Tutorial: Build a simple project plan with Microsoft Project

If you are managing a project that needs a detailed schedule, Microsoft Project is an excellent tool to use. In this tutorial, I am going to show you the Microsoft Project basics to build a project schedule. This tutorial works with Microsoft Project 2013 or 2016 (Standard, Pro or from Office 365).

What is Microsoft Project?

Microsoft Project is a desktop application you install on your computer. With Microsoft Project, you can build and track project schedules. As you can imagine, there are essential features for the beginner and more advanced features for broad and complex projects. Microsoft Project offers four core features as shown in the following figure.

Core Microsoft Project features
  • Create tasks that represent the steps to complete the project.
  • Assign resources such as the people, materials, or equipment needed to deliver the project.
  • Track project performance by comparing the project’s current state of completion to the original baseline plan.
  • Create reports to visualize the project’s progress and share them with your project team, stakeholders, and sponsors.

For this tutorial, I am going to show you how to create tasks and link them together using constraint-based scheduling.

Constraint-based scheduling

You could probably use a spreadsheet to list out a bunch of tasks and enter some dates. However, if you change the date of one task and want that to roll down and adjust the dates of other tasks, you are getting into some complicated math and scripting. Microsoft Project helps you automatically calculate the start and finish dates of tasks by using constraints called predecessors and successors, as shown in the following figure.

By constraining tasks with a predecessor/successor relationship, the tasks automatically calculate.

As you can see in that previous figure, task #1 (research models online) starts before task #2 (test drive cars at various dealers). You represent this by typing the number 1 in line 2’s predecessor column. The graphical chart on the right is called a Gantt chart. The Gantt chart shows how Microsoft Project is automatically calculating when one task should start and the other should finish.

This task-linking feature alone is what makes Microsoft Project so compelling to project managers.

Activity: Run and configure Microsoft Project for the first time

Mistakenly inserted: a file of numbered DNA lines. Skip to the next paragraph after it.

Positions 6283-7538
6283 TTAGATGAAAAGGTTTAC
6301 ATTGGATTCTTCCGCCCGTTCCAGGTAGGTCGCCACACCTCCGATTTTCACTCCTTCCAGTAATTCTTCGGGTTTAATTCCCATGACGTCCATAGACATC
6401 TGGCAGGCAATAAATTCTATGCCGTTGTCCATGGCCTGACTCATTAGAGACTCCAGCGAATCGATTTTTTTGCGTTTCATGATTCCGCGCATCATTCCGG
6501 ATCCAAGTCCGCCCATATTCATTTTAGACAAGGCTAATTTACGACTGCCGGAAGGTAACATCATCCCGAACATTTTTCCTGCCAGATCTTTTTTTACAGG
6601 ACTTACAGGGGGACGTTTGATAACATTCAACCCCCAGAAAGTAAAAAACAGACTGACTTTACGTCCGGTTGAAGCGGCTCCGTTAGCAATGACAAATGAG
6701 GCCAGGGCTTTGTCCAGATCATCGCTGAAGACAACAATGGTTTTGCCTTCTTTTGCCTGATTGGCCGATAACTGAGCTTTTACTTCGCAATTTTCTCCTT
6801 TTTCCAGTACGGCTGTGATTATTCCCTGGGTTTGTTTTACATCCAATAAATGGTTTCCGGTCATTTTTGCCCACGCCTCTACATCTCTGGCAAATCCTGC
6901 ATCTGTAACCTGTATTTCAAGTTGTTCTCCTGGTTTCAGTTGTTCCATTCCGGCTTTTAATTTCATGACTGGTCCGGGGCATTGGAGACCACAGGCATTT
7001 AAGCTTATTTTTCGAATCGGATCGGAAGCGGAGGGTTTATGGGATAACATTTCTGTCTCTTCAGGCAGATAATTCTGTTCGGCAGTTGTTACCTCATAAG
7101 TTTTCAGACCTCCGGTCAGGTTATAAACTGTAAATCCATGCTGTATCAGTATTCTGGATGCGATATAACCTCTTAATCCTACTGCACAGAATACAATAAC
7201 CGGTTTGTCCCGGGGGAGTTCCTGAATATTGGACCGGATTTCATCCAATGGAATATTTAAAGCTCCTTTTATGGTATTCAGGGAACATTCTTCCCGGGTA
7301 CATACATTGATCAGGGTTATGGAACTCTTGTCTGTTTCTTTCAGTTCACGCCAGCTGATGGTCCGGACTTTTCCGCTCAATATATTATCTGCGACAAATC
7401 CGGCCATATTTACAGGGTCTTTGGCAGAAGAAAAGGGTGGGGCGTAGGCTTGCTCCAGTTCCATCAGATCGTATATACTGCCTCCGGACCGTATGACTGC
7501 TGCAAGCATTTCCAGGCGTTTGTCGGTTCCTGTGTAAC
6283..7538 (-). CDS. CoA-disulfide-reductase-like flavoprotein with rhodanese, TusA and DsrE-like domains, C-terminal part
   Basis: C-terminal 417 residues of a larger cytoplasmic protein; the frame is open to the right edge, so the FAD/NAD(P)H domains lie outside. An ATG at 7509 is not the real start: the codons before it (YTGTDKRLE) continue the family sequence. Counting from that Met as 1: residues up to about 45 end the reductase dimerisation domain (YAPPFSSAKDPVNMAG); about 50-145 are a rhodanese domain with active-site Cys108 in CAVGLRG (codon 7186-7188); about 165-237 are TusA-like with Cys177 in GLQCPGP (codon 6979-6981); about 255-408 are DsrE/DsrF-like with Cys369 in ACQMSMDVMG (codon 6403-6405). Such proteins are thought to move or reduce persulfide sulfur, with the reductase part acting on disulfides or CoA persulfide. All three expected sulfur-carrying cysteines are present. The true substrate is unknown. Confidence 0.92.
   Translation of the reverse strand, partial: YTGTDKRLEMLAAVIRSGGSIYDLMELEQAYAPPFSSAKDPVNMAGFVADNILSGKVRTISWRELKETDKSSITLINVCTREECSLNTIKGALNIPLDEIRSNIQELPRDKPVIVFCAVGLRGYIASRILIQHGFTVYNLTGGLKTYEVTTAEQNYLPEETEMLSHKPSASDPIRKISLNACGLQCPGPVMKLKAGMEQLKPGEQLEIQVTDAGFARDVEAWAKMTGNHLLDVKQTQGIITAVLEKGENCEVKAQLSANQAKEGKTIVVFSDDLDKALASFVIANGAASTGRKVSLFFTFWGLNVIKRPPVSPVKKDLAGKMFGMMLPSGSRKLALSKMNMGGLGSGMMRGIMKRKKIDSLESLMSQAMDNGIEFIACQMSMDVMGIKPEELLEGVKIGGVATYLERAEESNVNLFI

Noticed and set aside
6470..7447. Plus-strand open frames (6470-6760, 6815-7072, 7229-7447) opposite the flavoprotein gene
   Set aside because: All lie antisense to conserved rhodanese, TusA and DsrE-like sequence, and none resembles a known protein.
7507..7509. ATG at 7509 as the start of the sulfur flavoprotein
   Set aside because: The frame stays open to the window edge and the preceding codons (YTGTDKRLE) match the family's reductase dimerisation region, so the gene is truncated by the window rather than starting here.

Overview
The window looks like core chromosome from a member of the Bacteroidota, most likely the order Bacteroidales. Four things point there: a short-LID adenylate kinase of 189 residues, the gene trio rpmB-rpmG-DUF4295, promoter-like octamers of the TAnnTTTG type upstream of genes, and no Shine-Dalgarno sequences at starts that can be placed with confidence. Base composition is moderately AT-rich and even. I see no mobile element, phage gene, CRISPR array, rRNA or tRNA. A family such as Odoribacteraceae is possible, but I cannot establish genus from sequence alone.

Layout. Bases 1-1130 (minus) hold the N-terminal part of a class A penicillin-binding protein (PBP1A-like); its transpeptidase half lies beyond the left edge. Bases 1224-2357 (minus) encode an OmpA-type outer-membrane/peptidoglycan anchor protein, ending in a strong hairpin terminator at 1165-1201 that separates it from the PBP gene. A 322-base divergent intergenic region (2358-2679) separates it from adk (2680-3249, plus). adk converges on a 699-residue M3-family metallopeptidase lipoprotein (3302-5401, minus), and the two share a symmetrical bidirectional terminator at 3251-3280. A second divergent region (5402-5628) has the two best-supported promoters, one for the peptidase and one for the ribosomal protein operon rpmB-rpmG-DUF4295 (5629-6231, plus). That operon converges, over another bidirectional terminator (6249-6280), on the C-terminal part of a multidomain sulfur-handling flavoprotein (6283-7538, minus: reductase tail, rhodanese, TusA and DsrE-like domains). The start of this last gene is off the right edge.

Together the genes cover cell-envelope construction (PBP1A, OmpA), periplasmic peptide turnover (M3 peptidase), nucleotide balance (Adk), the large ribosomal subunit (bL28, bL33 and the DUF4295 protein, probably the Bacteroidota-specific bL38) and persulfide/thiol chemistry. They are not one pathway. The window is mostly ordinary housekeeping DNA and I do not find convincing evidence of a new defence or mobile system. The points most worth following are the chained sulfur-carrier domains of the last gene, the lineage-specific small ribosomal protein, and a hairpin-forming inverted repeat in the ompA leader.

In this activity, you will configure settings based on my recommendations. Given that this tutorial is just to get you started, I am not going to explain each one of these settings, but rest assured these are generically the best practices that most project managers follow.

  1. Run Microsoft Project and open a blank project.
  2. Click the File tab and then select the Options menu item.
  3. The project options dialog appears as shown in the figure below.
  • Select the Schedule item.
  • Locate the scheduling options for this project section and then select the All New Projects item from the pick list.
  • New tasks created: Auto Scheduled.
  • Auto scheduled tasks scheduled on: Project Start Date.
  • Duration is entered in: Days.
  • Work is entered in: Hours.
  • Default task type: Fixed Duration.
  • New tasks are effort driven: deselect.
  • Autolink inserted or moved tasks: deselect.
  • Keep task on nearest working day when changing to Automatically Scheduled mode: deselect.
  • All other checkboxes in the scheduling options section: select.
  • Click the OK button.
The project options dialog with best practice scheduling options.

Activity: Enable the project summary task

A common mistake people make in Microsoft Project is to create a task with the project name at the very top of their project plan. Microsoft Project will do this for you automatically by displaying the project summary task.

Since the project summary task is not a default option, you need to enable it. Follow these steps to display the project summary task at the top of your project:

  1. Click the File tab and then select the Options menu item.
  2. The project options dialog appears as shown in the following figure.
  3. Select the Advanced item.
  • Locate the Display options for this project section and select All New projects from the pick list.
  • Select the Show project summary task.
  • Click the OK button.
The project options dialog with the show project summary task option selected.

From now on, when you create a project, the project summary task will display (task zero).

Activity: Verify you are ready to create a project

At this point, you should be looking at an empty project plan. Follow these steps to make sure Microsoft Project is ready, so you can create a project: